This graphic charts US oil and gas production from 1980 to 2015 and forecasts production up to 2020. For more on the interplay between technological innovation and the geopolitics of energy, see Severin Fischer ‘s chapter for Strategic Trends 2018 here. For more CSS charts, maps and graphics on natural resources, click here.
President Donald J. Trump has strongly criticized the 2015 Paris Agreement on climate reached by President Barack Obama’s administration, arguing that the global deal to cut back carbon emissions would kill jobs and impose onerous regulations on the U.S. economy. As a result, in June 2017 he announced that the United States will exit the agreement. With the United States producing nearly one-fifth of all global emissions, the U.S. withdrawal from the accord could undercut collective efforts to reduce carbon output, transition to renewable energy sources, and lock in future climate measures.
Debate over the impact of withdrawal continues. While Trump has rolled back climate regulations at a federal level, thirty-four states, led by California and New York, have undertaken their own ambitious carbon reduction plans.
What is the status of the Paris Agreement?
The Paris Agreement was finalized at a global climate conference in 2015, and entered into force in November 2016 after enough countries, including China and the United States, ratified it. The nearly two hundred parties to the deal—only Syria and Nicaragua have failed to sign on—committed to voluntary reductions in carbon emissions with the goal of keeping global temperature increases below 3.6 degrees Fahrenheit (2 degrees Celsius), a level that the assembled nations warned could lead to an “urgent and potentially irreversible threat to human societies and the planet.”
President-elect Donald Trump is in the midst of selecting his national security team. He not only needs to decide the “who,” but also the “how” of national security decision-making. It is unclear whether he will adopt Ronald Reagan’s model of entrusting empowered Cabinet secretaries to handle such matters; follow in Richard Nixon’s footsteps of retaining close control over foreign policy within the White House through the National Security Advisor; or emulate George H.W. Bush’s hybrid “gang” blending both White House staff and senior officials.
Beyond his staffing choices, the president-elect and his counselors must also be prepared to tackle a series of questions about U.S. foreign policy and defense strategy, both to inform his continuing selection of personnel to serve in his administration and to shape his conversations with foreign leaders who are anxious to take the temperature of the new Chief Executive. In addition, his answers will be critical if he wants to link his campaign promises with actual policies.
At the 2015 Atlantic Council Energy and Economic Summit in Istanbul, twenty-one Ministers and senior officials from Europe, Asia, North America, and the Middle East met to assess the changing geopolitics of energy security. The assembly was a reminder that energy security — the ability of a nation to secure affordable, reliable, and sustainable supplies to maintain national power — is very different for each nation.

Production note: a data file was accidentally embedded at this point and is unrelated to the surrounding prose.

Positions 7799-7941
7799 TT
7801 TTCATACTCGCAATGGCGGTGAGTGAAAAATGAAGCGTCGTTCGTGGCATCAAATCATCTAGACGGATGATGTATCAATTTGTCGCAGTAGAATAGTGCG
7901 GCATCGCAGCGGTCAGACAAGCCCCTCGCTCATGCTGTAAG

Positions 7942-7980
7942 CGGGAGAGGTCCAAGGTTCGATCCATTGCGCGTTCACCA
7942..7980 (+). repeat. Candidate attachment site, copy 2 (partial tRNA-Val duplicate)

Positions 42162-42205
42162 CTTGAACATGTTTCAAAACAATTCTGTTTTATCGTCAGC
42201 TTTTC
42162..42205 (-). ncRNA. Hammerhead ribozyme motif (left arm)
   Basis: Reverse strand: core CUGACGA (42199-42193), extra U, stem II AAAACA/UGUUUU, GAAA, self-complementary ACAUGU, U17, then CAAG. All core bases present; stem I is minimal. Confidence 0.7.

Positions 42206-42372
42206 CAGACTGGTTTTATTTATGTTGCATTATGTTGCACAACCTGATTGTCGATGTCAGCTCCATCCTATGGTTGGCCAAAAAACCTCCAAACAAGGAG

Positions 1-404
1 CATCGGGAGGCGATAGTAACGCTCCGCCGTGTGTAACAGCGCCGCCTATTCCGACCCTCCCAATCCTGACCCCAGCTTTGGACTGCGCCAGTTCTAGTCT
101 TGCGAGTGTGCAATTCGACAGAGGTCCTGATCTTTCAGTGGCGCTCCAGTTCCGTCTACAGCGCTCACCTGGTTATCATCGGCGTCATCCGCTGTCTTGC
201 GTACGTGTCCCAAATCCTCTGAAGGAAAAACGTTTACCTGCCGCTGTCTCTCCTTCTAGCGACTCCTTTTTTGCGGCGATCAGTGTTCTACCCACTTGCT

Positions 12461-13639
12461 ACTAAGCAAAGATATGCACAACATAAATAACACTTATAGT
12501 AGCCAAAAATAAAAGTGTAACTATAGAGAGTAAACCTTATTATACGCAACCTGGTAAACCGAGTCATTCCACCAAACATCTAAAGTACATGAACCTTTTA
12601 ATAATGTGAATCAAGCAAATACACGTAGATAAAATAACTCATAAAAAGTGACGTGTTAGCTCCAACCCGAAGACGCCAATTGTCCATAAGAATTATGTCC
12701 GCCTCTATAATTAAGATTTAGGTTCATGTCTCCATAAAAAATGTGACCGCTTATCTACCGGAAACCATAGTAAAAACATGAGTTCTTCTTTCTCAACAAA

It was clear that advances in technology — in oil and gas, and renewables — have changed the geopolitics of energy dramatically, and mostly for the better, from the world of 2008 or even 2011. We have moved from an era of resource scarcity to abundance, from a concentration of resources to ubiquity of access, and from monopoly power in oil and gas to gas on gas competition in Europe. There is now a clear de-linkage of oil and gas pricing, more hub pricing and a growing spot market in LNG. Floating LNG and containerized shipping are enabling lower cost and quicker access of nations to gas, helping them move away from coal. US shale, with huge resources, low extraction costs, and rapid drilling times may help put a ceiling on the price of oil. Changes in wind, solar, and energy efficiency technology have driven down the cost of renewables in many countries, making them cost competitive with coal or gas in many cases.
Europe is talking energy and there is no easy way out of existing dilemmas: While nuclear and fossil-fueled power plants entail considerable risks, most sources of alternative energy are not yet considered mature enough to fuel Europe’s economies on their own. Like elsewhere across the globe, Europeans are facing tough challenges in their attempt to secure a clean, reliable and affordable power supply.
As in every crisis, the risk looms that countries just look after their own narrowly-defined national interests and either ignore or forget the advantages of a regionally coordinated approach. In their struggle for secure energy, European nations should not lose sight of the potential of the common electricity market. In the long run, it could play a crucial role in enabling a more efficient energy future both from an economic and an ecological point of view. Yet, many obstacles still need to be overcome at the moment.
In an integrated market, electricity could be exchanged efficiently across the continent, connecting demand to the most inexpensive supply no matter where in Europe. Consumers could benefit from choosing from a wide range of suppliers, which in turn would boost competition and innovation. Currently, however, the European electricity markets remain regionally fragmented. Countries and companies are not investing enough in transmission capacities across national borders because they struggle to agree on the financial burden-sharing of these expensive projects. As long as national grids are not fully interconnected, trade cannot evolve.